Don't think he played Star drums though. I think it was only Starclassic or W/B.

But I agree, never ever understood the appeal of DW drums. I find his explanation to be bullshit. These guys are pro, it's always about the deal they're getting and the relationship.
 

yammyfan

Senior Member
All joking aside, there are a lot of companies out there making great drums. Buy what excites you and smile. We are fortunate to have such a variety.
Agreed. We're unbelievably fortunate these days.

I own Gretsch, Yamaha, DW and Ludwig kits at present. They're all charming and enjoyable in their own way. I've owned Pearl, Mapex and Tama kits in the past and felt the same way about them.

Biggest and best surprise was DW. Once I got a set of my own it became clear to me why so many professionals choose them. Why it's still a mystery to anyone... well, that's a mystery to me!
 
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River19

Senior Member
Well, the real news here is that I am still playing Tama, so I doubt the brand will feel the loss....... so there is that...... :)
 

PaisteGuy

Well-known member
Once you own a set of DWs, you get it. They're phenomenal drums.
I owned a collectors set for about a month, then traded it back to store I bought it through for a Tama kit. The collectors were good drums, but the Tama’s suit me better.
 

Icetech

Gold Member
Well, the real news here is that I am still playing Tama, so I doubt the brand will feel the loss....... so there is that...... :)

I have a soft spot for Tamas.. i want that yellow kit that Erskine was doing ads for like 7 years ago... mmmmm (plus nice yellow tony vibes)
peter-erskine-joins-tama-95162.jpg
 

yammyfan

Senior Member
I owned a collectors set for about a month, then traded it back to store I bought it through for a Tama kit. The collectors were good drums, but the Tama’s suit me better.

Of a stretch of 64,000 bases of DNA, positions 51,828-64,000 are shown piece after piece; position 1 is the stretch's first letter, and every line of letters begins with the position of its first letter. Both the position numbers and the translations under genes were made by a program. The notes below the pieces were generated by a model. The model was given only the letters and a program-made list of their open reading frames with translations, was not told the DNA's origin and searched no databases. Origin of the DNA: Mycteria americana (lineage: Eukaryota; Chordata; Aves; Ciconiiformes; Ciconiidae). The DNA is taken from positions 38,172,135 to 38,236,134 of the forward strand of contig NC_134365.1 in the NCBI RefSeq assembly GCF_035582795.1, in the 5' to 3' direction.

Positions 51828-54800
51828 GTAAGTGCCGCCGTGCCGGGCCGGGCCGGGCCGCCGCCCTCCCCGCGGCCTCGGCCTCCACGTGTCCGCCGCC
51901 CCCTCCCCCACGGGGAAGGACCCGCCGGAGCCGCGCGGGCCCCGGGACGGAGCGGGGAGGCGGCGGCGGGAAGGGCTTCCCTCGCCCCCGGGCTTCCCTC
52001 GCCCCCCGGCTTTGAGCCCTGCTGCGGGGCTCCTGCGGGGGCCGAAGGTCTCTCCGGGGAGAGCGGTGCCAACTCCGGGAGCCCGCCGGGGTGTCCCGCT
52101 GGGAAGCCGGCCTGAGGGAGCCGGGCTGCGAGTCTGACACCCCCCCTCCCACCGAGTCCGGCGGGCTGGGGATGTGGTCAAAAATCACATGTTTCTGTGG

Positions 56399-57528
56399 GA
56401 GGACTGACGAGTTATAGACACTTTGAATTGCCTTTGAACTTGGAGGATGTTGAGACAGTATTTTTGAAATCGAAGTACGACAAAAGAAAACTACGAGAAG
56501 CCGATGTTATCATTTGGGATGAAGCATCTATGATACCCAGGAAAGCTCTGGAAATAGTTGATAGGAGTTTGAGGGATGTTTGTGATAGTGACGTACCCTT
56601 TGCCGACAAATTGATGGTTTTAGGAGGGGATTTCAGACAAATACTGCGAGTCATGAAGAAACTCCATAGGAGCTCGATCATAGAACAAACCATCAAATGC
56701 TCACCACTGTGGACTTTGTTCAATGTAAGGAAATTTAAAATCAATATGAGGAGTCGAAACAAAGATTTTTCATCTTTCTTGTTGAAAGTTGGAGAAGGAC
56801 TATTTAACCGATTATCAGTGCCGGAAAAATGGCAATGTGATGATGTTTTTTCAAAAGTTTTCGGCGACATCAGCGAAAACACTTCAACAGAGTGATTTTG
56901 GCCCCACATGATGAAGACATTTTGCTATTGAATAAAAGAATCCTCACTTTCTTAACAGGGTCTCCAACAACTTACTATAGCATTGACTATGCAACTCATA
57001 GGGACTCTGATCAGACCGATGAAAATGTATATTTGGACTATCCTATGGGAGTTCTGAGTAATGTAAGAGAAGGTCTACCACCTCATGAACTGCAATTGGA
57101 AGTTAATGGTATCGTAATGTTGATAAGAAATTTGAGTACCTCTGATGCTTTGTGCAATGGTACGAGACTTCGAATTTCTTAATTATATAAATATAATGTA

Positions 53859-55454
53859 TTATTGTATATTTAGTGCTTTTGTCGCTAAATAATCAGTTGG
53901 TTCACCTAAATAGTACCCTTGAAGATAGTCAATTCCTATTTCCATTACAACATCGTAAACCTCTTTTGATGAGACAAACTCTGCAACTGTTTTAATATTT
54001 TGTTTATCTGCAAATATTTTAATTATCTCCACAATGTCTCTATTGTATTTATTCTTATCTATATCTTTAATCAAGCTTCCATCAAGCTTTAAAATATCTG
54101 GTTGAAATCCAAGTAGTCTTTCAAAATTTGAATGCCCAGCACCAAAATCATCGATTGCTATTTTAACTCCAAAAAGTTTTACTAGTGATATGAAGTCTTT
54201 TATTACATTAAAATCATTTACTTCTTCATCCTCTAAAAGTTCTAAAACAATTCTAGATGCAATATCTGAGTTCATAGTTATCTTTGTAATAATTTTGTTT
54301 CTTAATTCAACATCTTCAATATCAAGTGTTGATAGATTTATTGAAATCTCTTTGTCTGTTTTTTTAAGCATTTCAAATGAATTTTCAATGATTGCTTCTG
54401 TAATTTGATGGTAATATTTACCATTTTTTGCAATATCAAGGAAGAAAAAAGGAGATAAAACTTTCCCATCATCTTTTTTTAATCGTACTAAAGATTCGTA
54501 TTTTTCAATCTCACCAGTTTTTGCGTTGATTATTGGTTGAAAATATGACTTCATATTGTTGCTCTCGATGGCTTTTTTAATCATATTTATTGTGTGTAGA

I think it's safe to say that the Collectors Series draws the most criticism out of all of DW's lines. There's a host of reasons for that and no doubt some of it is warranted. I struck gold and came in at the entry level of DW's product line where they've had a hit with the Design Series.

I would grab another Tama set gladly, and probably will one day. They were my first love in terms of drums.
 

Bo Eder

Platinum Member
I think it's safe to say that the Collectors Series draws the most criticism out of all of DW's lines. There's a host of reasons for that and no doubt some of it is warranted. I struck gold and came in at the entry level of DW's product line where they've had a hit with the Design Series.

I would grab another Tama set gladly, and probably will one day. They were my first love in terms of drums.
What criticism do the Collector's series draw? I don't think I've ever encountered a Collector's I couldn't tune up and play - unless we're talking about people who "buy before they research" and end up deciding to talk about it online instead of playing them out on a gig ;)